Celiac plexus

From WikiMD's Wellness Encyclopedia

Celiac Plexus

The celiac plexus (also known as the solar plexus) is a complex network of nerves located in the abdomen, near where the celiac trunk, superior mesenteric artery, and renal arteries branch from the aorta. It is behind the stomach and the pancreas.

Anatomy[edit | edit source]

The celiac plexus is the largest of the autonomic plexuses and is located at the level of the first lumbar vertebra. It is formed by the greater and lesser splanchnic nerves and branches from the anterior rami of the tenth, eleventh, and twelfth thoracic nerves.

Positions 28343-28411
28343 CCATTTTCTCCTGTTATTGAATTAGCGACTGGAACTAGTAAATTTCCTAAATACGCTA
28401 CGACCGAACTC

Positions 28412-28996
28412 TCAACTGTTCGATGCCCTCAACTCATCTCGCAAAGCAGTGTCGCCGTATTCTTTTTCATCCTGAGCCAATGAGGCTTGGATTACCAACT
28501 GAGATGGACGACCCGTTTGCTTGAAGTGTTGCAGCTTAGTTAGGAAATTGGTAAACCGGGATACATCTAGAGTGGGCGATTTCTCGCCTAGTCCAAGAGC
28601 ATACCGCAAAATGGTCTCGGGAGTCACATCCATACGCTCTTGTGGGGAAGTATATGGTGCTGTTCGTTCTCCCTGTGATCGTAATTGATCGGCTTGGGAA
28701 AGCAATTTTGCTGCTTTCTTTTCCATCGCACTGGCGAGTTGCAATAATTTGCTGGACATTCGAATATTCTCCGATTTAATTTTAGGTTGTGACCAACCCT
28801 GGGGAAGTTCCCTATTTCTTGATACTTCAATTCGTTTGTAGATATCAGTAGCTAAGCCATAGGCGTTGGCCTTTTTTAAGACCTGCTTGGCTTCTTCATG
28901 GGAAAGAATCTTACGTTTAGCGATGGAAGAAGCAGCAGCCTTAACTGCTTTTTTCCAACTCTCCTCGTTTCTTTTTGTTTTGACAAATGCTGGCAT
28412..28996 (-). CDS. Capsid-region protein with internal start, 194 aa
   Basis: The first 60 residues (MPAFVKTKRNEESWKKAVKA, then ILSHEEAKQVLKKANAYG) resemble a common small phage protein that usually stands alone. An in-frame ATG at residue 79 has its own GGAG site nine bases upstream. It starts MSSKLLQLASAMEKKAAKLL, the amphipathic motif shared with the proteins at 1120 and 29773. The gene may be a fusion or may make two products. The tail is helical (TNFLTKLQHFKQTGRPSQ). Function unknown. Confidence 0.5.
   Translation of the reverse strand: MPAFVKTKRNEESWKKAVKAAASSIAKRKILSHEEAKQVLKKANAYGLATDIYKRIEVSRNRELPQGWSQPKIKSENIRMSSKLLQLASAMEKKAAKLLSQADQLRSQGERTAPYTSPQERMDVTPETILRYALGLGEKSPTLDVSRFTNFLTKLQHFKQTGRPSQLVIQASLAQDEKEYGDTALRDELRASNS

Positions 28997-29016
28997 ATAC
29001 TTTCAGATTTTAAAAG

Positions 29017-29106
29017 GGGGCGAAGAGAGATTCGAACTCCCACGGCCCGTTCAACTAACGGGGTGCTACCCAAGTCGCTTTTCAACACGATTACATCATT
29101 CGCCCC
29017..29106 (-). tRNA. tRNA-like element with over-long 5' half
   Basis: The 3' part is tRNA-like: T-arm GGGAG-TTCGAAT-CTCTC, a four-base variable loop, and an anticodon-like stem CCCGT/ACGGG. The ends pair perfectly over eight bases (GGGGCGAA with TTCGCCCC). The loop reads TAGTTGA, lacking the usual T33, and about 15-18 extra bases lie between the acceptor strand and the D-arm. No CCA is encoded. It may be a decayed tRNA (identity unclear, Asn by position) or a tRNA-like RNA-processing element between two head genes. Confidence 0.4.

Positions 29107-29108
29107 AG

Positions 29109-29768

Function[edit | edit source]

The celiac plexus innervates most of the abdominal viscera. It plays a key role in the regulation of many abdominal functions, including the secretion of digestive enzymes and the contraction of the intestinal muscles. It also carries sensory information from the abdominal organs to the central nervous system.

Clinical significance[edit | edit source]

Blockage or damage to the celiac plexus can cause severe pain and other symptoms, such as nausea and vomiting. This is often seen in conditions such as pancreatitis and abdominal cancer. A procedure known as a celiac plexus block can be used to alleviate this pain.

See also[edit | edit source]

References[edit | edit source]


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Contributors: Prab R. Tumpati, MD